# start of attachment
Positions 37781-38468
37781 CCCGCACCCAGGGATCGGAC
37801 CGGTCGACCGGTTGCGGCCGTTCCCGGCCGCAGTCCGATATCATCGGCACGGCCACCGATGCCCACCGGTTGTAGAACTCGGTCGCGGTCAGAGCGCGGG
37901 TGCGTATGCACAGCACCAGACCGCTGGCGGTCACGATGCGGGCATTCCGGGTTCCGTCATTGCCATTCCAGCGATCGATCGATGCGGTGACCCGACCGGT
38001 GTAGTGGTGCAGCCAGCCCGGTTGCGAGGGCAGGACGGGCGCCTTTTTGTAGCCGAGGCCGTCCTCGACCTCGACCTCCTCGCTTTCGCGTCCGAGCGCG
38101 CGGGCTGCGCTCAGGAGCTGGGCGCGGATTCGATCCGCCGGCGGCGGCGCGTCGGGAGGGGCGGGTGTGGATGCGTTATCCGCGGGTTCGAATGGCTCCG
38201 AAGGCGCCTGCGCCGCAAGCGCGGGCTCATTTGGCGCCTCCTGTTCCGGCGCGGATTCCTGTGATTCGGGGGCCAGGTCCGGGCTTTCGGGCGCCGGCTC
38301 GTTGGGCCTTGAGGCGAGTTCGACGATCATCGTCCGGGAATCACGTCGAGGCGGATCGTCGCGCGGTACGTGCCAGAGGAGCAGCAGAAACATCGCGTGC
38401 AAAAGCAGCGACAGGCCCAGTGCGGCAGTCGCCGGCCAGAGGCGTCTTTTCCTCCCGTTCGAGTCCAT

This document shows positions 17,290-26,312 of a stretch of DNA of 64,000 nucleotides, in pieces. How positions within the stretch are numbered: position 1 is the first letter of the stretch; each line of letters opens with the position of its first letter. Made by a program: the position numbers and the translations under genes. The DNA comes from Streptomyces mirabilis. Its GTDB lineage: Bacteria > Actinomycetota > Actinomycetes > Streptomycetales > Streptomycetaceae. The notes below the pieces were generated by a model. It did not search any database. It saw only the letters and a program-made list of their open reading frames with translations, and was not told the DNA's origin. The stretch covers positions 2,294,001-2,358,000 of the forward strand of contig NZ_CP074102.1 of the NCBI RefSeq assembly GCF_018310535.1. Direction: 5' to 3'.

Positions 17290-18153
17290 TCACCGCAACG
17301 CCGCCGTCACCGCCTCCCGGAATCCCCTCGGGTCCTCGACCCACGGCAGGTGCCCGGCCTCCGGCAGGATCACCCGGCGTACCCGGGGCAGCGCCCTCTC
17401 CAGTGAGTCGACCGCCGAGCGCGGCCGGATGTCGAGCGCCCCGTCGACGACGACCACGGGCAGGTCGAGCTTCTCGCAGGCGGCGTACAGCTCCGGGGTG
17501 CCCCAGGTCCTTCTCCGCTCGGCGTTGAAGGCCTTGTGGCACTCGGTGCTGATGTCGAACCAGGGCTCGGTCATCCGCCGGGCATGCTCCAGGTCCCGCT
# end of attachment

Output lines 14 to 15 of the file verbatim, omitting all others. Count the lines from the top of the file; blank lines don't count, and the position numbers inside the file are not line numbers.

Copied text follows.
17401 CAGTGAGTCGACCGCCGAGCGCGGCCGGATGTCGAGCGCCCCGTCGACGACGACCACGGGCAGGTCGAGCTTCTCGCAGGCGGCGTACAGCTCCGGGGTG
17501 CCCCAGGTCCTTCTCCGCTCGGCGTTGAAGGCCTTGTGGCACTCGGTGCTGATGTCGAACCAGGGCTCGGTCATCCGCCGGGCATGCTCCAGGTCCCGCT